A. A security best practice dictates that you shouldn't use the Administrator account to perform everyday tasks because of the risks associated with accidentally introducing problems as a result of using elevated privileges. To steer clear of such problems, you should create a regular user account for day-to-day use. Then, when you need to perform a task that requires local or domain administrative privileges, use the Runas command to perform such tasks. This command restricts the administrative abilities to the task that you're performing. For example, to open a command prompt with local administrative privileges, enter the command
runas /user:<local machine>\administrator cmd
To open a command prompt with domain administrative privileges, enter the command
runas /user:administrator@<domain name> cmd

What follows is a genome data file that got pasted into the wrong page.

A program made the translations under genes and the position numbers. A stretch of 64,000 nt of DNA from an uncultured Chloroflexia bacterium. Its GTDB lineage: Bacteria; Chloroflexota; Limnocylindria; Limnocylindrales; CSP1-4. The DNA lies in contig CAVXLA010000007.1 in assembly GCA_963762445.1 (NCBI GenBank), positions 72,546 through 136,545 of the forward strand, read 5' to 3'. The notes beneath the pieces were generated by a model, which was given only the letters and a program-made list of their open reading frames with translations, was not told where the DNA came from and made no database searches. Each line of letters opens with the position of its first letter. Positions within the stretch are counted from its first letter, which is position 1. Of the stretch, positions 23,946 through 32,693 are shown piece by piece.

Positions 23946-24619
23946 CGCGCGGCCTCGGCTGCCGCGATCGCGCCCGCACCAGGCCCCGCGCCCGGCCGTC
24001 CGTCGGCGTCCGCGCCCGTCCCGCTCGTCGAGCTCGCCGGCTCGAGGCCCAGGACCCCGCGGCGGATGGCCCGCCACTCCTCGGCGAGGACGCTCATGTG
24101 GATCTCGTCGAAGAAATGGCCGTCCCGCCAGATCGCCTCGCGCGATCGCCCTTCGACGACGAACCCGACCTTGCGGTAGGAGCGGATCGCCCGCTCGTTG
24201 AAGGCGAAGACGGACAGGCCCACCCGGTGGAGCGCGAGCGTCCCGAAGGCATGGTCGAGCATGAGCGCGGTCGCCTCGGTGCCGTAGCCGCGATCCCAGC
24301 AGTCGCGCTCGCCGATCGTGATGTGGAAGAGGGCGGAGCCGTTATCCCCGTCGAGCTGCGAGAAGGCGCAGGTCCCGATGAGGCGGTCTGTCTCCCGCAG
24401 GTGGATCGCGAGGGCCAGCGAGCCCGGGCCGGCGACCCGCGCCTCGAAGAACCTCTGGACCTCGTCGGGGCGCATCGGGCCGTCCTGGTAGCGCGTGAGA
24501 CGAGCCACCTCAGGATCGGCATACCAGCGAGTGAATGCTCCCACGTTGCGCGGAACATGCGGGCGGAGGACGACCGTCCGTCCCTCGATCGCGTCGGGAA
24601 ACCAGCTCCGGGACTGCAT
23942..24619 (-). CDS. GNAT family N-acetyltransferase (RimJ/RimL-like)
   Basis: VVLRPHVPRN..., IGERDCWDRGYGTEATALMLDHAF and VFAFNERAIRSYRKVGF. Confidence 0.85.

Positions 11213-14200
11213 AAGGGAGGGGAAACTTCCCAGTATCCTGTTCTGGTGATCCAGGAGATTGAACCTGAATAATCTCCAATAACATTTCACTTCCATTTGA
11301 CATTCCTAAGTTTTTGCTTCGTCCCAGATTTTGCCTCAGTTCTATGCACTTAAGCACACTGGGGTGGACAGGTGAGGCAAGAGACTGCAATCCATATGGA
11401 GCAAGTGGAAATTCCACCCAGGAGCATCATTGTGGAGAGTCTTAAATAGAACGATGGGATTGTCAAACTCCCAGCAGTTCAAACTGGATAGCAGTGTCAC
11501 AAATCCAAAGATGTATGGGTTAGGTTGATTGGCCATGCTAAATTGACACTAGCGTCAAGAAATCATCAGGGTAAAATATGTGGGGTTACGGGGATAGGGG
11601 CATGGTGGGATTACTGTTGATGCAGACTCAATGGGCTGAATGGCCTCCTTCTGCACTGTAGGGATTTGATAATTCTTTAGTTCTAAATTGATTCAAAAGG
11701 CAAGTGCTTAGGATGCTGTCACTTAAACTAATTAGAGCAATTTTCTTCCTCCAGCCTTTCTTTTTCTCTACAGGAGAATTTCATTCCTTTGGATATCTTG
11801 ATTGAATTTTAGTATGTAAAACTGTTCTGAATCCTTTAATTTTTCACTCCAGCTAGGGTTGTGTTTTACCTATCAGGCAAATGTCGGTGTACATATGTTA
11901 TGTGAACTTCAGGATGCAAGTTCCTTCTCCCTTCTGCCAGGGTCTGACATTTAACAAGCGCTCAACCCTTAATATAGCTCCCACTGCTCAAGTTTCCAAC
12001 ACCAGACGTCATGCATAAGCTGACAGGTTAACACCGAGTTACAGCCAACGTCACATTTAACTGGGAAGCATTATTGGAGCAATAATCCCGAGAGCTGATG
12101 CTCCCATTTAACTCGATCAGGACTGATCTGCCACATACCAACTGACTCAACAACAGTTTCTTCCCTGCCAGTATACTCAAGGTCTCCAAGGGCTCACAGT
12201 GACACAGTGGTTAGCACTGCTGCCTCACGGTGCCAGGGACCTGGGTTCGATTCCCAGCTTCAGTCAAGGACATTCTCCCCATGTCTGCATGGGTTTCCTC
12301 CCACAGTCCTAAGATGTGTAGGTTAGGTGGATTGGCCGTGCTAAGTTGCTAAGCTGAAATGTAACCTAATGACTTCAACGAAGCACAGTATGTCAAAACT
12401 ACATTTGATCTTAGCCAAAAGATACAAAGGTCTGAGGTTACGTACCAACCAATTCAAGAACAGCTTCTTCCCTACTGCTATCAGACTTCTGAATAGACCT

Be aware that you can use the NetBIOS naming format with this command. For example, to open a command prompt with domain administrative privileges on my network, I typed
runas /user:savilltech\administrator cmd
Any commands that you enter at the new command prompt will run as the user entered in the Runas command with that user's associated privileges.
You can replace "cmd" with any command. For example, to start the Microsoft Management Console (MMC) Computer Management snap-in, type
runas /user:<computer/domain>\<account> "mmc %windir%\system32\compmgmt.msc"
To start the MMC Active Directory Users and Computers snap-in, type
runas /user:<computer/domain>\<account> "mmc %windir%\system32\dsa.msc"
For example, to open this snap-in on my computer, I typed
runas /user:email@example.com "mmc %windir%\system32\dsa.msc"
Be aware that if you run the Runas command on a client computer (e.g., running Windows XP or Windows 2000 Professional Edition), the command will fail unless you've installed the administration tools. Although using the Runas command is slightly more work, you can create shortcuts for each command that you routinely run and make your system much safer. If you experience problems, ensure the Secondary Logon service is running--the Runas command requires this service for operation.